All Articles Tagged "black musicians"
In the ’90′s if you didn’t have baby hair, you weren’t doing much. Black folk across the country spent countless hours in the mirror, using a toothbrush and gel to shape the perfect swirl around their edges. Slick and sleek was the look and no one was trying to be caught with frizzy edges. Check out the artists who took the baby hair phenomenon to a whole new level.
If we could dub anyone King of the baby hair it would be Ginuwine. Back in the ’90′s it was nothing for our R&B singers to really tap into their feminine sides. And Ginuwine certainly wasn’t shy. The only question we have is, was he the one standing in the mirror perfecting his baby hair or did he get Missy to do it.
(AP) — A coalition of musicians that has protested the Recording Academy’s decision to drop 31 categories from the Grammy Awards is stepping up the pressure, calling for a boycott of the Grammys’ telecast partner, CBS, and hiring a lawyer to explore legal action. ”We will ask people to stop watching CBS, boycott their sponsors and then write them,” said Bobby Sanabria, a Grammy-nominated Latin jazz musician and the leader of the coalition, in an interview Wednesday night. “We’re at a critical juncture.” The changes have drawn complaints from the likes of Herbie Hancock, Paul Simon and Bill Cosby. They also have gotten attention from organizations like the National Institute of Latino Policy, which issued a statement Thursday in support of Sanabria’s coalition. Sanabria has claimed the reductions unfairly target ethnic music and called the Academy’s decision racist.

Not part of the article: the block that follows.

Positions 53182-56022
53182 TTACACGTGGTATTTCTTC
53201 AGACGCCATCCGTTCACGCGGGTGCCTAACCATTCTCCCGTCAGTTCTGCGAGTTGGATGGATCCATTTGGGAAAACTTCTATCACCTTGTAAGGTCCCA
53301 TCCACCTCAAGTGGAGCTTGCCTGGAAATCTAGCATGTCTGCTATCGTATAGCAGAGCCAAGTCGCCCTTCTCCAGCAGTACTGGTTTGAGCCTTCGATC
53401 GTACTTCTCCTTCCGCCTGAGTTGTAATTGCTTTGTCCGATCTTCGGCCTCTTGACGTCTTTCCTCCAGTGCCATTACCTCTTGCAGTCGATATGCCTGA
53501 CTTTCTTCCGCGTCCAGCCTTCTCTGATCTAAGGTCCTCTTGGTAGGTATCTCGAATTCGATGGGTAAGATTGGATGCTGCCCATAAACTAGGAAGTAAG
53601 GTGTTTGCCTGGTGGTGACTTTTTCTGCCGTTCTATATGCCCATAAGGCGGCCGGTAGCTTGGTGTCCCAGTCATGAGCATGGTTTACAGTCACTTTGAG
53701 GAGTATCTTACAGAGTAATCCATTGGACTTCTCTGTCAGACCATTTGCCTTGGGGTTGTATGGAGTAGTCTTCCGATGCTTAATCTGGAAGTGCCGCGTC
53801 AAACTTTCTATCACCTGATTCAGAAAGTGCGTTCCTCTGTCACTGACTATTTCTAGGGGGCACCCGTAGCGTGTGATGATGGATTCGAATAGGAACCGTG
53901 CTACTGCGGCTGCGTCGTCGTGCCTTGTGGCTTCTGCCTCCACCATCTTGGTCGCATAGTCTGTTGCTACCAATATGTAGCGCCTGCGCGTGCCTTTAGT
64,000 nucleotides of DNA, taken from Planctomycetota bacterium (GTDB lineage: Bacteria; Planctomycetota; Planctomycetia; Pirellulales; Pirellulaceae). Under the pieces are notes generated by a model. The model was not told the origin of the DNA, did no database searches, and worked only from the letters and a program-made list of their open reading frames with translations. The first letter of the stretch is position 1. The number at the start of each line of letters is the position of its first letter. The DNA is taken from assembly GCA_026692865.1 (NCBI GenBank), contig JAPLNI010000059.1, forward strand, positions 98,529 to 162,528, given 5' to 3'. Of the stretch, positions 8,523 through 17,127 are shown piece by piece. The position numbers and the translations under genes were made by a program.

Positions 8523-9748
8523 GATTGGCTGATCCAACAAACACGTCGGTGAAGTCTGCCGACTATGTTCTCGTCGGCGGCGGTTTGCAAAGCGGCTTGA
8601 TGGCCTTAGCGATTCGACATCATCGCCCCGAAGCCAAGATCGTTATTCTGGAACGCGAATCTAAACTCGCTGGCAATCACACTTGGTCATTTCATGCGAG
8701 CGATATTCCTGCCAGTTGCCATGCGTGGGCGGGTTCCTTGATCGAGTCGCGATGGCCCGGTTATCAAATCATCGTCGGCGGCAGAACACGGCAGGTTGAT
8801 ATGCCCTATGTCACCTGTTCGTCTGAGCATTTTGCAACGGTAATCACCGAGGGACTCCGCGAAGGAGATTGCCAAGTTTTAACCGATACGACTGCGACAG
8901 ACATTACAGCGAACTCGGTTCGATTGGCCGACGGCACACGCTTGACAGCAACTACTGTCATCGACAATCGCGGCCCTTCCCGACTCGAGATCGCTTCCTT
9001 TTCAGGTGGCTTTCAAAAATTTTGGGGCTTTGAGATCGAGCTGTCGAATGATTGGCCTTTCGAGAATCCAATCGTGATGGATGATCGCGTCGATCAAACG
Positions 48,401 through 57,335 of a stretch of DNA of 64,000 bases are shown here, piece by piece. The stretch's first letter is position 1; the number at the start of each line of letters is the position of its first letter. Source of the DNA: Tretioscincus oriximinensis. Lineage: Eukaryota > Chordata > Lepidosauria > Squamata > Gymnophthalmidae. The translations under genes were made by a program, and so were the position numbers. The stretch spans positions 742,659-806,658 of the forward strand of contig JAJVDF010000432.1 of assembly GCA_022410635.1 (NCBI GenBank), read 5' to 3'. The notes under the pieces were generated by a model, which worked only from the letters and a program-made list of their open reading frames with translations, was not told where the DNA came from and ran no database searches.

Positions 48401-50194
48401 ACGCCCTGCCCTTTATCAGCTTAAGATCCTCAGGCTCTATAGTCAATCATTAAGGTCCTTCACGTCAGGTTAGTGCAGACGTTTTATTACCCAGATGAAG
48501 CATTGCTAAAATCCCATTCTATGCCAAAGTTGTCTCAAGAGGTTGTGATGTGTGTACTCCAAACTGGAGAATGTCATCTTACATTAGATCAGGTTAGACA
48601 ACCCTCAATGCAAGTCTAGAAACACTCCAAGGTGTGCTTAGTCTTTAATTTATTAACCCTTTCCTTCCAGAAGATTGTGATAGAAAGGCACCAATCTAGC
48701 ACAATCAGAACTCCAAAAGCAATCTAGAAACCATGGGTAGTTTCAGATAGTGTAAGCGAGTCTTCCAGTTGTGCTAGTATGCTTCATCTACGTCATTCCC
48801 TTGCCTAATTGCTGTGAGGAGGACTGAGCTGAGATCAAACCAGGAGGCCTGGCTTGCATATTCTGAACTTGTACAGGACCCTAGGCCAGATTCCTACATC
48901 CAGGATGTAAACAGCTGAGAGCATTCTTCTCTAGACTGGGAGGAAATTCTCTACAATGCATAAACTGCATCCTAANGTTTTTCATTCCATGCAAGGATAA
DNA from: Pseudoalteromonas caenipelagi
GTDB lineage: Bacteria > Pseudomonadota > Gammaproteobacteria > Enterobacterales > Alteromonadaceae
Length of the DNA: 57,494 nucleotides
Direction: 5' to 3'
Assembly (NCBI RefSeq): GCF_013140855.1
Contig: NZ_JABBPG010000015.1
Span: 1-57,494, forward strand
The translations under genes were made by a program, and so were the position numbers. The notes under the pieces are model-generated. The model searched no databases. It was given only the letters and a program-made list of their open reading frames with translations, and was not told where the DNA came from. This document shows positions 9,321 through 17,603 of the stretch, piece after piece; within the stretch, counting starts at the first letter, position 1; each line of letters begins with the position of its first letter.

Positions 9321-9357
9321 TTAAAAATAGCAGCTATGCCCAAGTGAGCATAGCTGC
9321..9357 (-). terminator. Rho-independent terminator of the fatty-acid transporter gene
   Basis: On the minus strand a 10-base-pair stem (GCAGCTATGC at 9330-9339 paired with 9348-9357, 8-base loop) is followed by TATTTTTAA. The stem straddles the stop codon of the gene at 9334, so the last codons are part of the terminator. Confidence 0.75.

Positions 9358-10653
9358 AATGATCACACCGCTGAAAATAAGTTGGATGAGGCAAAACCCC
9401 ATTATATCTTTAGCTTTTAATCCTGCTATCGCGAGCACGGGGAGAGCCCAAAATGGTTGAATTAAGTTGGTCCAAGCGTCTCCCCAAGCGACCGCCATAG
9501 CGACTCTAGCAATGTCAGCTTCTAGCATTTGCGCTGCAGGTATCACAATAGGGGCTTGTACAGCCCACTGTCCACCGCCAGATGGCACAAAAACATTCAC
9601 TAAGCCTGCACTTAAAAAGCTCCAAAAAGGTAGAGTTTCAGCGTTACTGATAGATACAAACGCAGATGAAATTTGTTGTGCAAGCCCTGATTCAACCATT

(Detroit Free Press) — Bruce Springsteen said the late E Street Band saxophonist Clarence Clemons loved their fans and gave everything he had every night on stage. ”Clarence lived a wonderful life,” Springsteen said on his Web site following Saturday’s news that the 69-year-old Clemons died following complications from a stroke he suffered June 12. Springsteen added that the loss of Clemons, known as the Big Man, “is immeasurable” and that he and his bandmates “are honored and thankful to have known him and had the opportunity to stand beside him for nearly 40 years.”
(Wall Street Journal) — The Long Island home where John Coltrane penned his iconic “A Love Supreme” is one of America’s most endangered historic sites, according to the annual list released by the National Trust for Historic Preservation Wednesday.
(AP) — The author of the song “The Revolution Will Not Be Televised” — which helped pioneer sounds that would fuse to become rap — has died in New York City. Musician Gil Scott-Heron was 62. A friend who answered the telephone listed for his Manhattan recording company confirms he died Friday afternoon at a hospital. Doris C. Nolan says he died after becoming sick upon returning from a European trip.